Exploring the lanes

We learned there’s a historic synagogue in Kochi and on our first day exploring the chaotic market Jack spotted it tucked away down a long alley. We were surprised to see a tropical fish shop inside, and the doors to the sanctuary locked.

This is the Kadavumbhagham Ernakulam Synagogue, by some accounts the oldest of the synagogues of the Malabar Jews, establish about 1200. It holds only occasional services and to visit you have to make an appointment with the caretaker. We hadn’t.

When we moved over to Fort Kochi we were interested in visiting the other oldest synagogue, and we hired a tuktuk to drive us to the area called Jew Town rather than hoof it in the Kerala steam heat.

We’re at the end of the tourist season, good because there are no crowds, bad because many businesses have already shuttered for the season. Luckily the synagogue is still open for visitors.

This is the Paradesi Synagogue and as you can see, it claims “oldest in the Commonwealth” status.

Before you enter the synagogue there’s a small gallery of drawings, paintings, and maps illustrating the history of the Jews on the Malabar coast. The congregation of this synagogue are descendants of the Sephardis who were expelled from Iberia in 1492. The Malabar Jews and the Sephardic Jews maintained their separate cultural identities. After India gained its independence most of the Malabar Jews emigrated to Israel, and most of Paradesi Jews emigrated to other commonwealth countries, leaving only a small congregation here.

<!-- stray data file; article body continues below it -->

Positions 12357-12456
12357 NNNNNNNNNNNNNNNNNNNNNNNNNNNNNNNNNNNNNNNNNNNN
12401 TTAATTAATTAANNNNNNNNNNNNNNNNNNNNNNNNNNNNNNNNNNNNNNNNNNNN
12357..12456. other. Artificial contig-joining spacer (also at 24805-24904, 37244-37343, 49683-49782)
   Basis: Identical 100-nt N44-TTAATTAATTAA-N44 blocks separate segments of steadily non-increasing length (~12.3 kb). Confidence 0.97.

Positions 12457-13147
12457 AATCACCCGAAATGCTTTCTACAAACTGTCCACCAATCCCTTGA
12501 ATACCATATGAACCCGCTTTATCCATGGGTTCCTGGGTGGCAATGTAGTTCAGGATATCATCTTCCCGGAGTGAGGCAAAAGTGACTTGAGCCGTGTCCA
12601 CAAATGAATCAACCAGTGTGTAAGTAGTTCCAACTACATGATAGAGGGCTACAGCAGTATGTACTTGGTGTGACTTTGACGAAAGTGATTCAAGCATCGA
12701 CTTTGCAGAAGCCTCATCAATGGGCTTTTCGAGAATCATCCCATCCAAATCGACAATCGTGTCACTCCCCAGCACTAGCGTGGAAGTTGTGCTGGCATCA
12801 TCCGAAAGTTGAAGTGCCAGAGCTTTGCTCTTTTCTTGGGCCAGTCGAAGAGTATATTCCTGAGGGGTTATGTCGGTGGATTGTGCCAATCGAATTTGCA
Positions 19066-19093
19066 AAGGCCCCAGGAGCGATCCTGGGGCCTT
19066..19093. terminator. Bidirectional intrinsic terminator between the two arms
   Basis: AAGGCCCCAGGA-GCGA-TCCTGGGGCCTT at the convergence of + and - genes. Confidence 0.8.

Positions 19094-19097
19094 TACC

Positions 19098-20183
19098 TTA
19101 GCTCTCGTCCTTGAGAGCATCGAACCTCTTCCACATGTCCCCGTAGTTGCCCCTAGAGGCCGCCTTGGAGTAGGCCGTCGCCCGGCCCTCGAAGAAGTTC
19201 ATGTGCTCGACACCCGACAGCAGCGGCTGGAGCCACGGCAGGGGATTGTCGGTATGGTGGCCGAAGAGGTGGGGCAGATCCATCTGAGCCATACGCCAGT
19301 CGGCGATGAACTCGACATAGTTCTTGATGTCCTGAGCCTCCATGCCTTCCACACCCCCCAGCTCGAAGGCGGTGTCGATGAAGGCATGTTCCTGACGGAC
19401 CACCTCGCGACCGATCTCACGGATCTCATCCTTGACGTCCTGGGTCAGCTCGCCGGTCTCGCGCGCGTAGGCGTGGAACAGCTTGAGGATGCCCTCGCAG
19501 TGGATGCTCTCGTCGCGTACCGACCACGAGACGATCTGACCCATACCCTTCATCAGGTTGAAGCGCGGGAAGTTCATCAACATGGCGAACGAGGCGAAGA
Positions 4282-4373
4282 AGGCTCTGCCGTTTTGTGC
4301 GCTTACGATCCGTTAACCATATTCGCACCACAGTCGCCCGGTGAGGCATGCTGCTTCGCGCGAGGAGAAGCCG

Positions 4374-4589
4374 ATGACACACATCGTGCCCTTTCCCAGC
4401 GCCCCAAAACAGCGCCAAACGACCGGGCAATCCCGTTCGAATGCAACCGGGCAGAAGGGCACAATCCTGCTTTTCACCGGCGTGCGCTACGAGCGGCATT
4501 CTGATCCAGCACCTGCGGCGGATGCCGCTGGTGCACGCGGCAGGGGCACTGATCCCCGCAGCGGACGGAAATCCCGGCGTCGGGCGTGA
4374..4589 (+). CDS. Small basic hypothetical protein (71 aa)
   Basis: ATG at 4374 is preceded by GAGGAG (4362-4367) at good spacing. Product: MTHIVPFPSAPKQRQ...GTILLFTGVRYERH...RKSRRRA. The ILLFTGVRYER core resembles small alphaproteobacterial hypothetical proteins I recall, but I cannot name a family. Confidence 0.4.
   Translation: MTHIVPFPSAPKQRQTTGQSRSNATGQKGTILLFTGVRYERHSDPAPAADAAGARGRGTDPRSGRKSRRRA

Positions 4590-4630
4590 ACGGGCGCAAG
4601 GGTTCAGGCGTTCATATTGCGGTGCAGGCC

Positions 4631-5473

The synagogue is small but lovely, filled with artifacts and antiquities from its long history. The elaborate crystal chandeliers are Belgian; the hand painted blue willow porcelain floor tiles are Chinese. The provenance and significance of nearly every feature is detailed in small plaques.

Kochi is part of the old Indian Ocean trade route that includes Singapore, Malacca, Penang, and Zanzibar. We’ve loved visiting these crossroads for the lasting imprint in architecture and culture left by the Dutch, Portuguese, Spanish, English, Arab, and West African traders. Kochi was, and still is, known for spices and textiles.

Back at the beach we explored the back streets, graveyards, and old and new art as our remaining time in India grew short.

Every time we walked to dinner we passed an intriguing sign: Jail of Freedom Struggle. There was an iron gate and a uniformed guard. We decided to see what it’s about.

The guard let us in and walked us around the compound. It’s not clear when the jail was built or who it housed but it’s believed to have been a transit jail where freedom fighters were held before being moved to other facilities. There are eight small cells with concrete slabs for beds. Pretty gruesome.

Back when we were in Delhi our food tour guide told me all the spices except saffron are grown here in Kerala. I figured I should buy some fresh local spices to take back, but knowing the strict customs regulations on bringing plants and plant products across the border I looked for packaged spice mixes that have a better chance of being allowed. I consulted our guesthouse host and he invited his own spice supplier to bring us some samples. She grows and dries the spices and creates her own blends. Everything smelled so good and I bought more than will fit in our tiny campervan, and some for friends and family too.

We bought even more spices from this lady down the street who had our favorite peppercorn mix and an intriguing ginger coffee that I couldn’t pass up.

With only one more day left we watched our last Arabian Sea sunset before dinner, and peered through the fence at a wedding party on our way home. I’ve barely stopped smiling since we got to India and I can’t believe it’s almost time to go.

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One Response to Exploring the lanes

  1. Celeste Gainey

    India is the heart of the world! Congratulations on seeing so much of it!

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